Check out the world’s largest collection of hockey memorabilia, watch classic hockey clips in the two theatres, take your picture with the Stanley Cup, and don’t miss the NHLPA Be A Player Zone. You can suit up and take shots against a real-time goalie, and defend against shots from Gretzky and Messier.

The Hockey Hall of Fame is open every day of the year except Induction Day, Christmas Day and New Year’s Day. Admission is $15 for adults, $12 for seniors and $10 for children 4-12. Kids 3 and under are free.

The Royal Ontario Museum

The ROM is unique in that it is one of the few museums in the world that combines natural history exhibits with those featuring world cultures. 

Located in chic Yorkville, it’s also got its own own subway stop (Museum—on the Yonge Line). The dinosaur gallery is impressive, as are the exhibits for Egypt, and Canada’s First People.

My kids absolutely love the Gallery of Biodiversity and The Discovery Gallery. The Royal Ontario Museum also hosts special exhibitions and collections, including China’s Terracotta Warriors, and The Dead Sea Scrolls. There is a highly rated restaurant at the ROM (with prices to match), but the cafeteria in the basement offers excellent food at (fairly) reasonable prices.

The Royal Ontario Museum is open seven days a week, and until 9:30 p.m. on Fridays. Free admission on Wednesdays from 4:30-5:30, and half price after 4:30 on Fridays. Adults are $22, seniors and students are $19, children 4-14 are $15, while under-threes are free. Special exhibits are extra.

The Toronto Islands

In warmer months, your visit to Toronto would not be complete without hopping on a ferry and leaving—for one of the Toronto Islands.

Ward’s Island, Centre Island, and Hanlan’s Point offer beautiful parks, beaches, bike paths, fire pits and picnic areas, as well as public facilities like water fountains, washrooms and changing rooms. Rent a bicycle built for two (or three, or four), and cruise Centre Island before taking the kids to Centreville—a charming amusement park that little Torontonians have loved for decades.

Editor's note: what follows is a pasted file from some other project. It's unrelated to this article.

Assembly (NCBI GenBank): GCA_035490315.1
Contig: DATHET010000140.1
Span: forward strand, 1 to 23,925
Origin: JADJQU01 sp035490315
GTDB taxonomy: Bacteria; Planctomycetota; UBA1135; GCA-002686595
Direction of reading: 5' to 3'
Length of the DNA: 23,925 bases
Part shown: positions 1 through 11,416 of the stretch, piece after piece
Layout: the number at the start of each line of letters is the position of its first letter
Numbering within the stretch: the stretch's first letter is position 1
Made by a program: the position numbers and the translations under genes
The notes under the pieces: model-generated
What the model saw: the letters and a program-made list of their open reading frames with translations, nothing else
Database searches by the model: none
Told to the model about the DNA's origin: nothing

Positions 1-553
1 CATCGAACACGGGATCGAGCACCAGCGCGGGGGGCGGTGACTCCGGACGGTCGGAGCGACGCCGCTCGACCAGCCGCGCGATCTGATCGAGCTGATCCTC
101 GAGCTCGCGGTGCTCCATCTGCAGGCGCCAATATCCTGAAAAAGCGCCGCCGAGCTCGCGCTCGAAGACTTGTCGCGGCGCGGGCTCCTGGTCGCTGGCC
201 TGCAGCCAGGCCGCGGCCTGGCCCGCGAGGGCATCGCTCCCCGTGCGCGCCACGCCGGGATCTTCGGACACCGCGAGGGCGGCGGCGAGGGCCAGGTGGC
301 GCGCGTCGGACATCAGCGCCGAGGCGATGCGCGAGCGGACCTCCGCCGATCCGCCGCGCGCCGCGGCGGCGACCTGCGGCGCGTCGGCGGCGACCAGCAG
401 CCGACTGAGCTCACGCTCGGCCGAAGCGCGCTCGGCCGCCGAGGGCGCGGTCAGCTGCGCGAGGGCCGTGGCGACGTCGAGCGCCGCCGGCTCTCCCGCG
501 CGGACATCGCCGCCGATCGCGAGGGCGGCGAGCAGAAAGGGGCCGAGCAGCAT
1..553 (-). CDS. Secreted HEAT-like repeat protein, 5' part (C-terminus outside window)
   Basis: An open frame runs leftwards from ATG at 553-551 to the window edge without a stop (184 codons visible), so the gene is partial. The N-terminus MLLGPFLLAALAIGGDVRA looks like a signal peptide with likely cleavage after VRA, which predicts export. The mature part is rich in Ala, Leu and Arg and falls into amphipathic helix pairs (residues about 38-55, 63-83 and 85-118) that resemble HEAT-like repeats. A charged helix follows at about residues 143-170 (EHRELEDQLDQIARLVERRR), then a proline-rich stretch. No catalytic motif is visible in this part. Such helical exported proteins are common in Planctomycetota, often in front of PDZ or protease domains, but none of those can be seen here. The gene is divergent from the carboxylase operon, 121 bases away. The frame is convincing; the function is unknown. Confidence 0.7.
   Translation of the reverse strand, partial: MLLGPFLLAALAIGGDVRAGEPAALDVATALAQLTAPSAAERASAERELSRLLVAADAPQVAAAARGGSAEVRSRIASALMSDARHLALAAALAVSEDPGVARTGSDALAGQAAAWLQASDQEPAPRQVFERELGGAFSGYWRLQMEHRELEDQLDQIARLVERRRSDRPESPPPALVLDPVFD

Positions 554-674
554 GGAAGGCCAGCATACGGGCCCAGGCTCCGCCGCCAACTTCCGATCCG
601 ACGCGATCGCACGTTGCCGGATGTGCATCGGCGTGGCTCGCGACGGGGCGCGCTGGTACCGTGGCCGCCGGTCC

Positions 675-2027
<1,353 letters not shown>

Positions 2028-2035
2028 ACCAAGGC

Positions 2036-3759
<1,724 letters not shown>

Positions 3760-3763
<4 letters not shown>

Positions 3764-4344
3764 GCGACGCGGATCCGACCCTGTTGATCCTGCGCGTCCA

Except for Centre Island, ferries operate year-round (a fortunate few actually call the Ward’s Island home) and are $6.50-return for adults, $4-return for seniors and students, and $3 for kids 14 and under. Babies two and under are free. Centreville is open weekends only in May and September, and seven days a week from June to August. Park admission is free, and there are a number of ride pass options available.

The Art Gallery Of Ontario

The Art Gallery Of Ontario (Photo Courtesy of Tourism Toronto)

The AGO is one of the largest art museums in the world, and now one of the most spectacular thanks to a 2008 renovation by famed architect Frank Gehry.

The Galeria Italia and the iconic staircase are masterpieces in themselves, and pieces in their collection of more than 79,000 include paintings by Van Gogh, Picasso, Rodin, and Monet.

There’s an extensive gallery of The Group Of Seven artwork and the world’s largest collection of sculpture by British artist Henry Moore. At street level are a restaurant and family-friendly café, a two-level gift shop, and a free contemporary gallery.

The Art Gallery Of Ontario is closed on Mondays, and is open later on Wednesdays, until  8:30 p.m. Admission is $19.50 for adults, $16 for seniors, $11 for youths and students, and children under 5 are free. Wednesday evenings are free after 6 p.m., and special collections cost extra.